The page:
The California Independent System Operator, or CAL-ISO, which manages the state's energy grid, releases its summer assessment Thursday.
The preliminary summer power supply outlook shows there is enough energy to meet demand.
"Our reserves are still going to be about 10 percent," said Steven Greenlee, CAL-ISO Senior Public Information Officer. "So, we expect to be able to make all of the forecast, plus a 10 percent cushion. The minimum cushion that we want to see is 7 percent. So, for this summer, we're actually looking pretty good."
The National Oceanic and Atmospheric Administration forecast is for a warmer than normal summer in California and for Nevada, Oregon and Washington.
Greenlee said the biggest concern for CAL-ISO this summer is wildfires.
"There is nothing that can take out a transmission line quicker than a wildfire," said Greenlee. "And it's not just the fire actually touching the line, it can be hot smoke."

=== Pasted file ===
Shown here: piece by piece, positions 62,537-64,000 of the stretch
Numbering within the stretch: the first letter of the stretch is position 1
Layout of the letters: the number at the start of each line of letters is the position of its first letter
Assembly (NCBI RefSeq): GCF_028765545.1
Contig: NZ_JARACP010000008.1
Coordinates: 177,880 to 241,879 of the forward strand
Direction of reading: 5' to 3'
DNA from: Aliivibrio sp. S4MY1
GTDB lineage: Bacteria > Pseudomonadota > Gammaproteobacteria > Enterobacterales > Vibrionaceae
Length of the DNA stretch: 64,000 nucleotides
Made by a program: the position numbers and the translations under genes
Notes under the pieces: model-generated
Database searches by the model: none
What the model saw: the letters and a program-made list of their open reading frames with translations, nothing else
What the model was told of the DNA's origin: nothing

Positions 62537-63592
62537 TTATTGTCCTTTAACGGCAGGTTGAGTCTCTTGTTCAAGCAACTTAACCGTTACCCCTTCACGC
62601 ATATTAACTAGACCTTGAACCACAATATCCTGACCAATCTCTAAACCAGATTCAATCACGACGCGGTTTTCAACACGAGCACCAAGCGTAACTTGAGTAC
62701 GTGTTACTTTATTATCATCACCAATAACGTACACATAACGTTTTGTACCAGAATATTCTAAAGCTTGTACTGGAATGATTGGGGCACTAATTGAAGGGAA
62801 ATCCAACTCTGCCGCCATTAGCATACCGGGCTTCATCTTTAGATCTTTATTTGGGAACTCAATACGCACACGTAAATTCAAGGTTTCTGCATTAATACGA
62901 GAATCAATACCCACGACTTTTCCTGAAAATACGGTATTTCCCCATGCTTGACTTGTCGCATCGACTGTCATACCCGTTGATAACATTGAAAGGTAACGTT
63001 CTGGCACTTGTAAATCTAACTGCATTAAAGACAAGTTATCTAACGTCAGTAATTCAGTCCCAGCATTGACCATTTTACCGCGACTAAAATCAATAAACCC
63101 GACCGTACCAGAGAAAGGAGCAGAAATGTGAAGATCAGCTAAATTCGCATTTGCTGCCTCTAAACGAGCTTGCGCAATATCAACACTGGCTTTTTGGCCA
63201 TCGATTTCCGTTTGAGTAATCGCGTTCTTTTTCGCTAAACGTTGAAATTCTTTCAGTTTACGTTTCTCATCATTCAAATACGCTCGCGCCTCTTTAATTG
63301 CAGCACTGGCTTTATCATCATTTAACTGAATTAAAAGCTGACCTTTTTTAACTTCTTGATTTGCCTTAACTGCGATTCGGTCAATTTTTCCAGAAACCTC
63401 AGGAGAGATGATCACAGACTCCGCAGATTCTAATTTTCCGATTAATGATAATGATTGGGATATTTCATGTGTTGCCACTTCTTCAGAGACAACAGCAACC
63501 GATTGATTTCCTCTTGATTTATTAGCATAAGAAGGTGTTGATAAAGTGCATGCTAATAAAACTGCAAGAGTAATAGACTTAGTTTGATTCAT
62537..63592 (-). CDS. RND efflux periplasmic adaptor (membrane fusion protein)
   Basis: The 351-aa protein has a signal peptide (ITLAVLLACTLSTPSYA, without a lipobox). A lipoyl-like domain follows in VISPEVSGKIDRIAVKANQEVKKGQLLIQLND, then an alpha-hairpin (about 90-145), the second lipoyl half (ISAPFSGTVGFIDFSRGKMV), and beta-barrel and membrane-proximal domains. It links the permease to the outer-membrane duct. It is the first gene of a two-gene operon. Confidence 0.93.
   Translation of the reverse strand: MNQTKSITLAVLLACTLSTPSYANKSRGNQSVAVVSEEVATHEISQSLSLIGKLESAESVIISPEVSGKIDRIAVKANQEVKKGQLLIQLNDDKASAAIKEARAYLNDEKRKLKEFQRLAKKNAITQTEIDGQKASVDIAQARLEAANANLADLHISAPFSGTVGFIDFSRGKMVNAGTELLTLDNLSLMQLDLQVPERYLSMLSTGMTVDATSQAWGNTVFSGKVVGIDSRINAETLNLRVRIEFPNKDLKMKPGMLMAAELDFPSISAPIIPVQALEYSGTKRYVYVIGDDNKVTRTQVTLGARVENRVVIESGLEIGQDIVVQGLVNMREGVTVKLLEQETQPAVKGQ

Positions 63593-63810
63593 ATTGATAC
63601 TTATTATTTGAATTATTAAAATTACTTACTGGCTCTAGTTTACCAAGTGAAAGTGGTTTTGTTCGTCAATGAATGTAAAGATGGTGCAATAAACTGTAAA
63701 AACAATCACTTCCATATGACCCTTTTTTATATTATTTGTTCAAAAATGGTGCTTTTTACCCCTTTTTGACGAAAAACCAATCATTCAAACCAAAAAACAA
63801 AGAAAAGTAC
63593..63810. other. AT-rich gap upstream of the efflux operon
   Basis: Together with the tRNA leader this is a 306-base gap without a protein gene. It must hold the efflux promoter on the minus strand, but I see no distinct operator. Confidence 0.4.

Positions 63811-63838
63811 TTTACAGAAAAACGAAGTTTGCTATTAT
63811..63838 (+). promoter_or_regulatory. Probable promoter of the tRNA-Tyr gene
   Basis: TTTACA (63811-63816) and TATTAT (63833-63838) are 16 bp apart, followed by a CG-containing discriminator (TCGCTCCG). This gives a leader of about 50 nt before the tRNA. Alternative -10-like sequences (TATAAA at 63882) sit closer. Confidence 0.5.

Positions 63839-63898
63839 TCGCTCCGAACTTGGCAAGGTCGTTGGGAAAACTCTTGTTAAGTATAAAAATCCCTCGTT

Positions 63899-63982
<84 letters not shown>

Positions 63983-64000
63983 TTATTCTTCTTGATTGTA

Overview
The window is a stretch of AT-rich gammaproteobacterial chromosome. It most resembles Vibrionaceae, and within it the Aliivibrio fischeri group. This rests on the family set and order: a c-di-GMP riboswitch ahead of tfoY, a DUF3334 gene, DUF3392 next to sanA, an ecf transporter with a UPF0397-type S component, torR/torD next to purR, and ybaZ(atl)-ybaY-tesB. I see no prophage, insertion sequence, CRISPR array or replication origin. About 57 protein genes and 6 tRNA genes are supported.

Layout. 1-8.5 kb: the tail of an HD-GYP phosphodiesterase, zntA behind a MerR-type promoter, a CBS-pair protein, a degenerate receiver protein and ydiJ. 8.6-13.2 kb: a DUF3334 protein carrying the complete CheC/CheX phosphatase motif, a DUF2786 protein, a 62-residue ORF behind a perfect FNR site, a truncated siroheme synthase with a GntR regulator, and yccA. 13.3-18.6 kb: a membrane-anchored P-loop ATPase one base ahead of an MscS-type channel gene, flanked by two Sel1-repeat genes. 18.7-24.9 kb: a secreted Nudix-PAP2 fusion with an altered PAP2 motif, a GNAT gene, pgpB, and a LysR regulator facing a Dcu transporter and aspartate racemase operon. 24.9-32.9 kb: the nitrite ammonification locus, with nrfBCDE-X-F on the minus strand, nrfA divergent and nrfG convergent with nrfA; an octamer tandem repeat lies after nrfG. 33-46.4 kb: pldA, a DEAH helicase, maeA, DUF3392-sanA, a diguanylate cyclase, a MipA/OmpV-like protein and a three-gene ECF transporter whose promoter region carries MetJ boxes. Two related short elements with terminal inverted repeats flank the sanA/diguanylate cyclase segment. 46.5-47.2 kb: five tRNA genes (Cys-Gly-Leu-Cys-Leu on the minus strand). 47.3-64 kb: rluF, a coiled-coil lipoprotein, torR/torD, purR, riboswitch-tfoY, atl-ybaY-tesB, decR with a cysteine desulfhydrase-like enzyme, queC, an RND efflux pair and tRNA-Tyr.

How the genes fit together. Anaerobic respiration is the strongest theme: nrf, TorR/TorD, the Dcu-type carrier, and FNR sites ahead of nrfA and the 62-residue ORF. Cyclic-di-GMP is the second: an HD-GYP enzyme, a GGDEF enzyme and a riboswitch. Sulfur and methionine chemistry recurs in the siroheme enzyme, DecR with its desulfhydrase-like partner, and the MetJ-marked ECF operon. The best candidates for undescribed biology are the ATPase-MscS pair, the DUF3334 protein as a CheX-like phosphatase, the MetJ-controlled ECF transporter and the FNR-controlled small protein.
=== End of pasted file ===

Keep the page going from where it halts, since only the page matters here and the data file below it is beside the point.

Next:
He said electricity from solar resources, and hydroelectricity from the Pacific Northwest, can make up for a decline in California hydropower due to the drought and this winter's record-low snowpack in the Sierra Nevada.
Greenlee said in-state renewable energy sources, such as solar, wind and geothermal, make up 24 percent, or 16,000 megawatts, of the electricity supply in California. He said the "total portfolio mix" is 66,000 megawatts. Greenlee explained that 1 megawatt will power about 750-1,000 average homes.
"Grid reliability is our number one core job," said Greenlee. "To make sure the grid is always functional comes with lots of challenges, from transmission line outages to balancing supply and demand."
Greenlee said CAL-ISO will provide more details about the summer supply forecast and updated information about the renewable mix when it releases the assessment this week.